To that end, the PlayStation 5 will support the emerging form of virtual lighting.

Read more: Sony's next-generation PlayStation will come with 'ray tracing' — here's what that looks like in action

5. It plays PlayStation 4 games as well as PlayStation 5 games.

The Last of Us: Part II

"The Last of Us: Part 2" could end up on both the PlayStation 4 and PlayStation 5.

Backwards compatibility is a hugely important feature of any game console, and it's one that the PlayStation 4 completely whiffed. Sony is correcting that with the PlayStation 5: Your PS4 games will outright run on the next PlayStation.

Whether this applies to your entire digital game library in addition to disc-based games remains to be seen, but we're betting it does.

6. It works with PlayStation VR.

PlayStation VR


There will almost certainly be a new, higher-fidelity version of Sony's virtual reality headset, PlayStation VR, for the PlayStation 5. When asked about a new headset, Cerny told Wired, "VR is very important to us," but wouldn't elaborate. He did confirm, however, that the existing PlayStation VR headset for PS4 will work on the PlayStation 5.

Sony didn't confirm this, but it stands to reason that the PlayStation 5 also supports PlayStation Move controllers and the PlayStation Camera — crucial components of the PlayStation VR system.

7. It will have a new controller with improved feedback.

Playstation 4 PS4 controller

How about controllers? It's likely that the next version of the PlayStation gamepad will look a lot like previous "DualShock" controllers from the company.
George Dolgikh/Shutterstock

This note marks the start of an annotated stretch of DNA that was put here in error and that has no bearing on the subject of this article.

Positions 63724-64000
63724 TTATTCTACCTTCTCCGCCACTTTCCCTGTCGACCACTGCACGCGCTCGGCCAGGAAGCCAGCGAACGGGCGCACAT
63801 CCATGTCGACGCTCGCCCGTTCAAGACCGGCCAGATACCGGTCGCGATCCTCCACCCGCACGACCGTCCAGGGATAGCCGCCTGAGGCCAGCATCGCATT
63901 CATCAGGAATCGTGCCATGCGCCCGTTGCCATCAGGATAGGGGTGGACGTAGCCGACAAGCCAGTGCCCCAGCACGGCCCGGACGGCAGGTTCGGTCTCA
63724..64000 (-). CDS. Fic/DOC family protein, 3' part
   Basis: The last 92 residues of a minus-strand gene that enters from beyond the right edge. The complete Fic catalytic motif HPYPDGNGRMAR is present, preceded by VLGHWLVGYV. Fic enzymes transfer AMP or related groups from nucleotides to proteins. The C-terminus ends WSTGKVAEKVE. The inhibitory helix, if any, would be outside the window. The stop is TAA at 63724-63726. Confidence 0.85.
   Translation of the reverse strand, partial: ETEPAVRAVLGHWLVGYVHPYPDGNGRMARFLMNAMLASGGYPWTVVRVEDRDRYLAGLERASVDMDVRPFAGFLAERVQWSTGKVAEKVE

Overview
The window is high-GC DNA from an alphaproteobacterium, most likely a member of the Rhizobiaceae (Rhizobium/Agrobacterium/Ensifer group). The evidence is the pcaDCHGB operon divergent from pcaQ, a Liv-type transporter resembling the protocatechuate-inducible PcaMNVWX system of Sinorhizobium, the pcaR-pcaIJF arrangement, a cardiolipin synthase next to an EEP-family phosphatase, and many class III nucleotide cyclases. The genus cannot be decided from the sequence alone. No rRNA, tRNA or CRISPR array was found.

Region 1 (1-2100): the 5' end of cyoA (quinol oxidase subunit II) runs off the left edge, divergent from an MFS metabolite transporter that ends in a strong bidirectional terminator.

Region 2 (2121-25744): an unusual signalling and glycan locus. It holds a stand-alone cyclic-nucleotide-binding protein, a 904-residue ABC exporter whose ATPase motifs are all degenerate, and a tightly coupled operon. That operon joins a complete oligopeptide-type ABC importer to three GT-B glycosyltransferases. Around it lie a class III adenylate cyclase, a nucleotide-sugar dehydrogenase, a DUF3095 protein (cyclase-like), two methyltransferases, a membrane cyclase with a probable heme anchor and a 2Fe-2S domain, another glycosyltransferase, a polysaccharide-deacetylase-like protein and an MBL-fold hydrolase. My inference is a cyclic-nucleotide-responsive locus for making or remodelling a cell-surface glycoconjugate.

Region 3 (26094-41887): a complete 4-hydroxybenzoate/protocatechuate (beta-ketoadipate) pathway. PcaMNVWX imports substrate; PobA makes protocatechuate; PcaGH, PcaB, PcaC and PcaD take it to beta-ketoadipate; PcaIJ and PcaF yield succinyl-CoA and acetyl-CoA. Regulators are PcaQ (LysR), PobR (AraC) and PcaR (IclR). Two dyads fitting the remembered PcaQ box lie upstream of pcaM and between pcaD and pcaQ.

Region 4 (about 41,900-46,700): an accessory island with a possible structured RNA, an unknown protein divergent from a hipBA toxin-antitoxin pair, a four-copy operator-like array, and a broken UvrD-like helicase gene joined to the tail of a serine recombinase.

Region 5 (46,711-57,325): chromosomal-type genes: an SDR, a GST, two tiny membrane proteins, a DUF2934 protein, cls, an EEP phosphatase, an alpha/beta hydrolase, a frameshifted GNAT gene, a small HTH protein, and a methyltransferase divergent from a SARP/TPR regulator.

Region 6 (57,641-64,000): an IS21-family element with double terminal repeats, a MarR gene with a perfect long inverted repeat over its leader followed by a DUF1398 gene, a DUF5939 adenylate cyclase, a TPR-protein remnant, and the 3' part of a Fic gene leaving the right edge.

In an October blog post, Jim Ryan, Sony Interactive Entertainment's president and CEO, shared new information about the PlayStation 5's controller. The new controller will use haptic feedback instead of traditional "rumble," allowing developers to program more sensitive responses.

This is meant for players to feel different vibrations in their controller when they fire a gun or hold the wheel of a car. The PlayStation 5 controller will also have adaptive triggers that can be programmed to have a different level of tension depending on the action, the post said.

8. Sony will release the PlayStation 5 during the 2020 holiday season.

PlayStation 4


There isn't a set release date for the PlayStation 5 yet, but Sony plans to launch it during the 2020 holiday season. Sony has already sent development models out to game designers so they can start building games for the console's launch next year.

9. It might cost a lot of money.

PlayStation 4

AP Photo / Nam Y. Huh

The PlayStation 5 sounds like it could be a more expensive console than usual.

"I believe that we will be able to release it at an SRP [suggested retail price] that will be appealing to gamers in light of its advanced feature set," lead architect Mark Cerny told Wired's Peter Rubin.

When Rubin pushed on what that meant, Cerny demurred. "That's about all I can say about it," he said.

Given that the PlayStation 5 is running on brand new, yet-to-be-released processors and uses more expensive solid-state storage, it's likely to land on the higher side in terms of price. For context, the nearly three-year-old PlayStation 4 Pro model still costs $400 — the PlayStation 5 could cost even more.